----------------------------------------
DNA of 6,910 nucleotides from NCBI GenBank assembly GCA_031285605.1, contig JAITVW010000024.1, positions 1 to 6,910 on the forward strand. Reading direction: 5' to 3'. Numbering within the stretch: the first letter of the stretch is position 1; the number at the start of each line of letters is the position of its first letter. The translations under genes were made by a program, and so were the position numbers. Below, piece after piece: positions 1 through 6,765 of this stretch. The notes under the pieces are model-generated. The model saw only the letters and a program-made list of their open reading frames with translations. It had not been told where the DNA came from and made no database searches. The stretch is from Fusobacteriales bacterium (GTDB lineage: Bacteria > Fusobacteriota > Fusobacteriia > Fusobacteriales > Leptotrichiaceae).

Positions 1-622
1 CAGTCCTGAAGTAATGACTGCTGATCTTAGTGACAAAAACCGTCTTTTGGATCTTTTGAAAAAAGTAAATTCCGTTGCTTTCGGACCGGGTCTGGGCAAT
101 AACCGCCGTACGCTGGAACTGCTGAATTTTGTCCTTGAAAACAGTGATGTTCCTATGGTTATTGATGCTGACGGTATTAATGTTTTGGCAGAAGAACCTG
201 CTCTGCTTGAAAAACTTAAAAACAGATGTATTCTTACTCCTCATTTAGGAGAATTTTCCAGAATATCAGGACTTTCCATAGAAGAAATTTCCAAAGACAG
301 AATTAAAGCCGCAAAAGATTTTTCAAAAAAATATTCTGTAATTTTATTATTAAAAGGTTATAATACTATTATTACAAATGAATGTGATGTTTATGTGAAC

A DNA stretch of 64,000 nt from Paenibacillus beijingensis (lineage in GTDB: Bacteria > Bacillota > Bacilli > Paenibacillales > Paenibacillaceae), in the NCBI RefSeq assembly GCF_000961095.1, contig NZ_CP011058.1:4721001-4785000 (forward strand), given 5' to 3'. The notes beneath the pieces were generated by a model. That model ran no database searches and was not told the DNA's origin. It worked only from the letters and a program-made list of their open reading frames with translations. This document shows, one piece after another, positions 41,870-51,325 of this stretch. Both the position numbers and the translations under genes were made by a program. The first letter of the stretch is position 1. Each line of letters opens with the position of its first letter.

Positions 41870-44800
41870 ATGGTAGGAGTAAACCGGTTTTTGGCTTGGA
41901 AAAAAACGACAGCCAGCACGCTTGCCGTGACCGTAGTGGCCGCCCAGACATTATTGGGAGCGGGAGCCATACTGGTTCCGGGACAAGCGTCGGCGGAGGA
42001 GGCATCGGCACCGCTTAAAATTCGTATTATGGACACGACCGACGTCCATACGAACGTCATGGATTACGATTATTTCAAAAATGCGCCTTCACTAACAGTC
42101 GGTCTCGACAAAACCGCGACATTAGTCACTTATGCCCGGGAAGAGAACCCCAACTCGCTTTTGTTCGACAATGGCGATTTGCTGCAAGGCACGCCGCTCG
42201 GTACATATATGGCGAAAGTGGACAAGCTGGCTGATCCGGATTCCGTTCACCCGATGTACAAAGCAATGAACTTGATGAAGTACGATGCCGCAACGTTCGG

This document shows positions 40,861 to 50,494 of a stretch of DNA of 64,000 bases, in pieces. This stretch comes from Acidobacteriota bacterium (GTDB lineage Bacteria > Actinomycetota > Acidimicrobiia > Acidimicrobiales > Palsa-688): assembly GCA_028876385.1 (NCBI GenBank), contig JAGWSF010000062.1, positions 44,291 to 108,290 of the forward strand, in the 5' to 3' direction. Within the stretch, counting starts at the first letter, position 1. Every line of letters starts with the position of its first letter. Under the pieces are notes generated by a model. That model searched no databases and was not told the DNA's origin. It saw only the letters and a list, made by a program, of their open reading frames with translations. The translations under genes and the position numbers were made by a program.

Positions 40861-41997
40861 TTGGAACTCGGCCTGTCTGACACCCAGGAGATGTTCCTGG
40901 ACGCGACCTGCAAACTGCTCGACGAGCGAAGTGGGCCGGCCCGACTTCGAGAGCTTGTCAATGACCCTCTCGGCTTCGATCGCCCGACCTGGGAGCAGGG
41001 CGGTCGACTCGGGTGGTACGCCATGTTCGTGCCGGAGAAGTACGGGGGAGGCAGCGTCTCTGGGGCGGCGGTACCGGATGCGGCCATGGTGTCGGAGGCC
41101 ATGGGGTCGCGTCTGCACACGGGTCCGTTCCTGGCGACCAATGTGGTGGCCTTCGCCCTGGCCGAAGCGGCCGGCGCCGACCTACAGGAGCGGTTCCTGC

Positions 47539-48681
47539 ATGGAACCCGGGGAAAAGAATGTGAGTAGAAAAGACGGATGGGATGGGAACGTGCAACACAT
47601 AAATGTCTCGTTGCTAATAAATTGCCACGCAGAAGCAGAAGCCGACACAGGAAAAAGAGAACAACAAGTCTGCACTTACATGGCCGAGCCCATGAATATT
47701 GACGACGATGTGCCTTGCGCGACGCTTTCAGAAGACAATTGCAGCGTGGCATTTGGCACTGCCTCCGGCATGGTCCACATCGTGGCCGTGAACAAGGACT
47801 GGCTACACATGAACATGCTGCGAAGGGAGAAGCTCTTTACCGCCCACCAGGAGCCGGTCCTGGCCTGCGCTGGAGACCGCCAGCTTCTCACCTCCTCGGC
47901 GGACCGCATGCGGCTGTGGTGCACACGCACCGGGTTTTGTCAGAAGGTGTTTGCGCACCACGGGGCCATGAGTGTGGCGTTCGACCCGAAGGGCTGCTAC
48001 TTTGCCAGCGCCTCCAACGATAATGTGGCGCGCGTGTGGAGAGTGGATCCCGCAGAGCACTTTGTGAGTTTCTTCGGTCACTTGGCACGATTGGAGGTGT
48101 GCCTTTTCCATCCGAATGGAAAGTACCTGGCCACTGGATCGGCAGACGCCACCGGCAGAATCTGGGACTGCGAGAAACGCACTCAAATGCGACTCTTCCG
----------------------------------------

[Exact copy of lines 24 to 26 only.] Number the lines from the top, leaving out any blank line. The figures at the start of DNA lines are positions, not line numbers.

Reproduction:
47801 GGCTACACATGAACATGCTGCGAAGGGAGAAGCTCTTTACCGCCCACCAGGAGCCGGTCCTGGCCTGCGCTGGAGACCGCCAGCTTCTCACCTCCTCGGC
47901 GGACCGCATGCGGCTGTGGTGCACACGCACCGGGTTTTGTCAGAAGGTGTTTGCGCACCACGGGGCCATGAGTGTGGCGTTCGACCCGAAGGGCTGCTAC
48001 TTTGCCAGCGCCTCCAACGATAATGTGGCGCGCGTGTGGAGAGTGGATCCCGCAGAGCACTTTGTGAGTTTCTTCGGTCACTTGGCACGATTGGAGGTGT